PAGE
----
breadflation noun [U]
a continuous increase in the price of bread
While prices are going up just about everywhere, a few items tend to stand out more than others. Enter “breadflation”. The average per-pound price of white bread in the U.S. has surged more than 25% since the pandemic began. And premium loaves of bread are selling for as much as $10.
[hits961.iheart.com, 22 July 2022]
nearshoring noun [U]
UK /ˈnɪə.ʃɔː.rɪŋ/ US /ˈnɪr.ʃɔːr.ɪŋ/
the practice of operating a business or part of a business in a nearby country, usually because this involves paying less tax or other costs but is still close enough to be convenient
A very similar process to offshoring, nearshoring involves employing teams in neighboring countries. These are usually territories within three time zones of your home country. For example, a Central European company that seeks cheaper technical skills from Eastern Europe … Nearshoring is seen as the middle ground between offshoring and onshoring. You can benefit from reduced costs for skilled workers while avoiding the communication issues that come with offshoring.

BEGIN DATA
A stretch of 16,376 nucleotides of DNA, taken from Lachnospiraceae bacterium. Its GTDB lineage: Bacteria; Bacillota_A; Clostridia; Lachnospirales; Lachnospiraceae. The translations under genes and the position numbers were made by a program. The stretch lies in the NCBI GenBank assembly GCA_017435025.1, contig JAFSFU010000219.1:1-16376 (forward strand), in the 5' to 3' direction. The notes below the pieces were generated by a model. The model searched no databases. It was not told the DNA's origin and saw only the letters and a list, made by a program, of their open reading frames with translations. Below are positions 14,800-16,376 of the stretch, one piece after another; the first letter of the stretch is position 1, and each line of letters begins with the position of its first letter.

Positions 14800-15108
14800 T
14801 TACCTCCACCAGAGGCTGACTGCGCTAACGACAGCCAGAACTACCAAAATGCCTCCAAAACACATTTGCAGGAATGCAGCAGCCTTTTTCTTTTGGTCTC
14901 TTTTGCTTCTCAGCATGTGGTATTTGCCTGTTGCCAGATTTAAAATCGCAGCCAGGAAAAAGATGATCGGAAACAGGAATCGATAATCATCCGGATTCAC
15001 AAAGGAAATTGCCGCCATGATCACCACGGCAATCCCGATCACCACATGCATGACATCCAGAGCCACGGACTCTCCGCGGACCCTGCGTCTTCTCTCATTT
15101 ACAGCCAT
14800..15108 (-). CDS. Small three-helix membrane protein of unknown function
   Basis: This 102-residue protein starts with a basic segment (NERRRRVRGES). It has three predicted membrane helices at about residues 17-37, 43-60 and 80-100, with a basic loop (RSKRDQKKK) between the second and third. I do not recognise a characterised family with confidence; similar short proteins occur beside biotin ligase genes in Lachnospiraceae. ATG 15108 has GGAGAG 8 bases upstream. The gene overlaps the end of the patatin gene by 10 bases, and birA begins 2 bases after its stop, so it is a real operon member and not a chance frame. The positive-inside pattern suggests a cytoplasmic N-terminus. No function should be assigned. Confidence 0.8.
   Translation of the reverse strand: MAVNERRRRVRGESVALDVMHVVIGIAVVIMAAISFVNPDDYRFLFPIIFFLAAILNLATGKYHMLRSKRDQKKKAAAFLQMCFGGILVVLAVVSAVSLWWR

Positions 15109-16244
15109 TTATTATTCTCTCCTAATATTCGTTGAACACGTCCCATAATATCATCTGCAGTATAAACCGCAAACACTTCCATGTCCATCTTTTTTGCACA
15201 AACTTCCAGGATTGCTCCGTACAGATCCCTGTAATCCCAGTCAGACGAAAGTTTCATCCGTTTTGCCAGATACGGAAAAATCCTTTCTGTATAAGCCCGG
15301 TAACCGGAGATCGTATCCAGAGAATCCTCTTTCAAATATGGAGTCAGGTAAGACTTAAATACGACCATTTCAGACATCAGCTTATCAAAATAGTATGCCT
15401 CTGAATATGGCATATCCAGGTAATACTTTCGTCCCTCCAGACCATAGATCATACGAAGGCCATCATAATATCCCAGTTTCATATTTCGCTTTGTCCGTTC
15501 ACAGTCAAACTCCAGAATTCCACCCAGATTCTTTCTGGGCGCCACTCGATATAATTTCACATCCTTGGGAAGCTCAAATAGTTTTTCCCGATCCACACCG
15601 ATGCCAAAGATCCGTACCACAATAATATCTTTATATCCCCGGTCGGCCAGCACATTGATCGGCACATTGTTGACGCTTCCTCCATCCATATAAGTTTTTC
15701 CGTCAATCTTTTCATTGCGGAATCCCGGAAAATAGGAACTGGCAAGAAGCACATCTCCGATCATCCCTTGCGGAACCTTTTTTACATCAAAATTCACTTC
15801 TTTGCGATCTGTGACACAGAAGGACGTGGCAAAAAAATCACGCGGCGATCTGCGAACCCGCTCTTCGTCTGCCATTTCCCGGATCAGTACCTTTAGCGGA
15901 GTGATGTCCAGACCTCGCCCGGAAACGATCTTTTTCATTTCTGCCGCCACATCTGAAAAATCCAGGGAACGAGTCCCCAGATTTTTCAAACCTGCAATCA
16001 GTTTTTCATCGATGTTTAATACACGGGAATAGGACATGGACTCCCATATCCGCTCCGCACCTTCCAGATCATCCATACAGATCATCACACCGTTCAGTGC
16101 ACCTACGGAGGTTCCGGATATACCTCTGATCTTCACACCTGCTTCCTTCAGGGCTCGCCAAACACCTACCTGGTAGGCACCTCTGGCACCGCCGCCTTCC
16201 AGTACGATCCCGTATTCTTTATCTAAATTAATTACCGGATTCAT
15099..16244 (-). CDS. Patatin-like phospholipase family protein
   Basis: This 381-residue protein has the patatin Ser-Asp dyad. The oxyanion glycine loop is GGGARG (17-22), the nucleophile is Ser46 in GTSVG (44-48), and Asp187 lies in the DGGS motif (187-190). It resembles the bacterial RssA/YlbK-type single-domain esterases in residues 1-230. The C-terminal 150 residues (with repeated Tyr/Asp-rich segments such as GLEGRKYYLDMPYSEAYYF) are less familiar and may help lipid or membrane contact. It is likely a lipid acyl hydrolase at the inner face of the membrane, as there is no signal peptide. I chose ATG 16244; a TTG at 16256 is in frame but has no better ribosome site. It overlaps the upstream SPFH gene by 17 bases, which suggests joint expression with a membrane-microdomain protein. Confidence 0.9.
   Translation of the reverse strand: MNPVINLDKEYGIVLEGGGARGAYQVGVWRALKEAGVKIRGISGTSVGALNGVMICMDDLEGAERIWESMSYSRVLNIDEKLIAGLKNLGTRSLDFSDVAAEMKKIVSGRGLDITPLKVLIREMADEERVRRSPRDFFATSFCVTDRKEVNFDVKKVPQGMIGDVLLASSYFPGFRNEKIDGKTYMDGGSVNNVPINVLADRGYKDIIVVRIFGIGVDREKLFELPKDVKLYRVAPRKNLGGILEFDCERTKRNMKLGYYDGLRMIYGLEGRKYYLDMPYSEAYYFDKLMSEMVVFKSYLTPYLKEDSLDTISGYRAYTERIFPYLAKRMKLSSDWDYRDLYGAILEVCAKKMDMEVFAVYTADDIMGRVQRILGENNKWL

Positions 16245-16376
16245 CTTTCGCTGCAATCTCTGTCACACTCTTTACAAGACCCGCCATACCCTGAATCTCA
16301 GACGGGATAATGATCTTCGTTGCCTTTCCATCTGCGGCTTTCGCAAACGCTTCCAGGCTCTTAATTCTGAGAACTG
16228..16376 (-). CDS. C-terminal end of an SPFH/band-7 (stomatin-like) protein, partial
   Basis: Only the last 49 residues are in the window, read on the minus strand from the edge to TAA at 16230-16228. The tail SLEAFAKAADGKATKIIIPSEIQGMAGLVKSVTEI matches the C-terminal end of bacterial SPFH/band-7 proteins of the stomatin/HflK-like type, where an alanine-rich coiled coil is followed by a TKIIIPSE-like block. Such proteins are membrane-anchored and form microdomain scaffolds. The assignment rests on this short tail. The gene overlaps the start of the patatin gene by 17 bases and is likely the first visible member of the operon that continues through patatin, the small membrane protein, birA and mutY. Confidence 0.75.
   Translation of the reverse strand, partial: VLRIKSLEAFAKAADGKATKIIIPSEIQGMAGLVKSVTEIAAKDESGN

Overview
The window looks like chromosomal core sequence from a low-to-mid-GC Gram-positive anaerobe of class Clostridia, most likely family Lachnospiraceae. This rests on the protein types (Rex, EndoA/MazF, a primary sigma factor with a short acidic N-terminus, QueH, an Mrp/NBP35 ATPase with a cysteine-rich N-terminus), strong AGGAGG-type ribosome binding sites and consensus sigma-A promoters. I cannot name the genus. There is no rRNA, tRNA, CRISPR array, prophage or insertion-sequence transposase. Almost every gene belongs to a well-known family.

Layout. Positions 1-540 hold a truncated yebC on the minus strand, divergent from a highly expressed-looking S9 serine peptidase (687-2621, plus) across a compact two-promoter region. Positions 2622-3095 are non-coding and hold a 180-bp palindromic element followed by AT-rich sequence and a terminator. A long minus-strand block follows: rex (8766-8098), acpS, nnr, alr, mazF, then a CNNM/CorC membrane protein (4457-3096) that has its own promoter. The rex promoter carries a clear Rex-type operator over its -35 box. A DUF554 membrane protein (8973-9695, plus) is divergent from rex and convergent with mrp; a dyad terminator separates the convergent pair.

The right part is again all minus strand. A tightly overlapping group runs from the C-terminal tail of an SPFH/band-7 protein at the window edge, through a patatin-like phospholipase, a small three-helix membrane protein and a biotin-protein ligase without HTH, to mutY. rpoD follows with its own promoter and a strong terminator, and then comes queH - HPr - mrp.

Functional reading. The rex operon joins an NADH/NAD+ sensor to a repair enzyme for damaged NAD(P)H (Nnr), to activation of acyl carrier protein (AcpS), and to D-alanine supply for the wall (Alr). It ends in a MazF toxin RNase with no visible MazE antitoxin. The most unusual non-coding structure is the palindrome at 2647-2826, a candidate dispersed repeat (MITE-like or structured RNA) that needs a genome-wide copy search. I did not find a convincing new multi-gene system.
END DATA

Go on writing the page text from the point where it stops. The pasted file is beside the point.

[futureofsourcing.com, 17 December 2022]
recommerce noun [U]
UK /ˌriːˈkɒm.ɜːs/ US /ˌriːˈkɑː.mɝːs/
the practice of buying and selling used goods online, usually on websites created for this purpose
Because recommerce revolves around buying and purchasing second-hand products, it leaves a positive impact on the environment. Now more than ever, consumers are buying more products but keeping them for a shorter amount of time, which causes concern for an increasing amount of discarded textiles in landfills each year. The recommerce space helps avoid this by encouraging the recycling of clothing and other products to consumers.
[whiplash.com, 20 October 2022]
2 thoughts on “New words – 13 March 2023”
Inflation, deflation – it’s made clear changing process value of money.
What direction breadflation does proceeding?
I wondered if Nearshoring might be something to do with having a close shave with a sheep.